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    Calm_Greg
    Calm_Greg  1 Australia
    2 Feb 2013 - 4:58 AM

    Hi guys. I'm using a Nikon D5100 with 70-300mm manual zoom wanting to photograph model planes which are a moving target. The subject can be approx 100 metres away
    The problem I'm having using a monopod or a braced personal stance, I am unable to get sharp focus when using Nikon Sport setup / multiple shots per second. Very frustrated. What am I doing wrong? Any suggestions please?
    Typical photo as attached:1-27-.jpg

    Last Modified By Calm_Greg at 2 Feb 2013 - 5:05 AM
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    GarethRobinson

    Forget the monopod, shoot manual mode, shutter speed around 1/500th, raise iso as needed. Try af rather than manual focusing.

    Last Modified By GarethRobinson at 2 Feb 2013 - 9:13 AM
    thewilliam
    2 Feb 2013 - 11:13 AM

    With many lenses, you could just set the lens to infinity or hyperfocal distance and not bother with focussing. The modest aperture of your zoom lens should give enough depth of field for acceptable pictures so the lack of sharpness might not be a focus issue.

    The landing-gear spar looks sharp in your example pic.

    LenShepherd
    LenShepherd e2 Member 62426 forum postsLenShepherd vcard United Kingdom
    3 Feb 2013 - 12:31 PM

    The rear of the model plane is a little sharper than the front.
    If you used manual focus you missed accurate focus little bit.
    If you use autofocus it is probable the autofocus could not detect the dark low contrast detail at the front of the plane and focused on the much better autofocus target at the rear of the plane.
    Model planes at 100 yards fly extremely fast relative to image magnification. Ideally you need a high shutter speed of 1/1000 or faster.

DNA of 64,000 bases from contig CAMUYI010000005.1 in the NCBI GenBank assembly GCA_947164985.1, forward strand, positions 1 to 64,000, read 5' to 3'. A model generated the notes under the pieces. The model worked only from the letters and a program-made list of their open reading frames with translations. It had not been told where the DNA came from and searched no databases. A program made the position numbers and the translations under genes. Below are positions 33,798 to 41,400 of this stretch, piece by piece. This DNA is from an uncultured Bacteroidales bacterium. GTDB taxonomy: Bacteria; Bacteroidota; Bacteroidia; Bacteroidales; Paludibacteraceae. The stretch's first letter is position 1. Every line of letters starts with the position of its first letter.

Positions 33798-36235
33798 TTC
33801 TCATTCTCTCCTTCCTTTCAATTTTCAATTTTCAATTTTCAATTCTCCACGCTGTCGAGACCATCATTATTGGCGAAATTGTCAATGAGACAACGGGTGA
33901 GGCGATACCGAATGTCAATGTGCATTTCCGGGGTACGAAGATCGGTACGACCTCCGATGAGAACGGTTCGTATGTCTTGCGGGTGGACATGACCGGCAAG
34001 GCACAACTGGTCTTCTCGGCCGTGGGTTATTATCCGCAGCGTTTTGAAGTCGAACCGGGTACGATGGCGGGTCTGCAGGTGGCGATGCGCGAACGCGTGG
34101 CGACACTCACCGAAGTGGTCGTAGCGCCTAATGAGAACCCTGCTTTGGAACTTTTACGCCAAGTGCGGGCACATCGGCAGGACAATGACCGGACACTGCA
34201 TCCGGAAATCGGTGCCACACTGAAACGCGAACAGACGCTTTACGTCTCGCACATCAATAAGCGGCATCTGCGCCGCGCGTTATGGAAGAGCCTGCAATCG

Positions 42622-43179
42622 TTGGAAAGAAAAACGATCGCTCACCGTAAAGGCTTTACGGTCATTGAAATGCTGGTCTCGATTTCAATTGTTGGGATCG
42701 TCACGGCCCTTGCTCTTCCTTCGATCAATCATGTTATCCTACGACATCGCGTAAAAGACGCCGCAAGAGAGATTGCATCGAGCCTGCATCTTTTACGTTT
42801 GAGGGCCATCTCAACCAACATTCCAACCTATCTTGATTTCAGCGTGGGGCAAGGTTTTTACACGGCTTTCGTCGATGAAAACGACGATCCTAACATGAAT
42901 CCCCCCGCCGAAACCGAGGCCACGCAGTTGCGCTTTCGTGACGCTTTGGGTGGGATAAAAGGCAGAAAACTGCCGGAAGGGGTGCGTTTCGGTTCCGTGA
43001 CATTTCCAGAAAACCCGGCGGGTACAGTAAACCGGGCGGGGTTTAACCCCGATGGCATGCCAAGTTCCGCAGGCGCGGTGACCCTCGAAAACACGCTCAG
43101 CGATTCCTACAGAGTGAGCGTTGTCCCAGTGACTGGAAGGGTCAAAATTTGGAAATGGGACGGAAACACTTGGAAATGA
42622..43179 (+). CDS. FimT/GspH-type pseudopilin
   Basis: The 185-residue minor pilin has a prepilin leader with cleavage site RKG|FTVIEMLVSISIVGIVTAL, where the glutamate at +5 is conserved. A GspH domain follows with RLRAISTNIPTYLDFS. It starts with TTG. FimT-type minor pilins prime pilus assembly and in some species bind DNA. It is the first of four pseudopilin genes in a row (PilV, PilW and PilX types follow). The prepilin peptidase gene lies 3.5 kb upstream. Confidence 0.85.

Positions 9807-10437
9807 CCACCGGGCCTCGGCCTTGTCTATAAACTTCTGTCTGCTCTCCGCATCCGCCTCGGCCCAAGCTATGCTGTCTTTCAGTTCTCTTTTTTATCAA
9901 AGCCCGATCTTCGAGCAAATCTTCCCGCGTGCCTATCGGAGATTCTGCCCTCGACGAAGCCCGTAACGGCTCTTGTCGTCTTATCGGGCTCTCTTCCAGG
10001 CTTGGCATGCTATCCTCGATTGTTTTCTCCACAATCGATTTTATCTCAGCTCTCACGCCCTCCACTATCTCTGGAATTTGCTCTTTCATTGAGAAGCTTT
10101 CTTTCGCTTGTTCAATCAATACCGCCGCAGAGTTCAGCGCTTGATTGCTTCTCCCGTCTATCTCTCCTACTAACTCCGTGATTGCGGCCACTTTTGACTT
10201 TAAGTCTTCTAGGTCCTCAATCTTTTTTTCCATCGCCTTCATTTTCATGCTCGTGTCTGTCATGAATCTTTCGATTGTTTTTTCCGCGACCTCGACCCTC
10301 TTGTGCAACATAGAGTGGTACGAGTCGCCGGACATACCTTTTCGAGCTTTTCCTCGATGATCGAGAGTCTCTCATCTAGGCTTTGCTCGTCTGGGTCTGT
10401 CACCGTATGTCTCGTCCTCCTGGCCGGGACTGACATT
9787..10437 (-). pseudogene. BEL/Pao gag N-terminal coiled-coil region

oldblokeh
    oldblokeh  3762 forum posts United Kingdom
    3 Feb 2013 - 12:49 PM

    This is probably obvious, but something that will help is to shoot on the upwind leg when there's a reasonable wind. You don't then need to worry quite so much about accuracy of panning and you have a little more time to get it right. Some of my best model shots have been with the model on finals or doing a touch and go.

    brian1208
    brian1208 e2 Member 1110152 forum postsbrian1208 vcard United Kingdom12 Constructive Critique Points
    3 Feb 2013 - 1:13 PM

    Another thing to consider is that when shooting a darkish object against a brighter sky you may need at add a bit of positive exposure compensation to get the best detail out of the aircraft, I would have tried +1 in this case I think (unless you already had, in which case I would up it further)

    User_Removed
    3 Feb 2013 - 4:14 PM


    Quote: Another thing to consider is that when shooting a darkish object against a brighter sky you may need at add a bit of positive exposure compensation to get the best detail out of the aircraft, I would have tried +1 in this case I think (unless you already had, in which case I would up it further)

    Good advice, as is Oldbokeh's. Len's AF comment also very valid.

    User_Removed
    5 Feb 2013 - 10:15 PM


    Quote: using a monopod or a braced personal stance, I am unable to get sharp focus when using Nikon Sport setup / multiple shots per second

    Agree with advice above. I do wonder if a better technique would be to pan with the plane and rather than machine gun shooting shoot less shots in single shot drive mode but get sharper shots?

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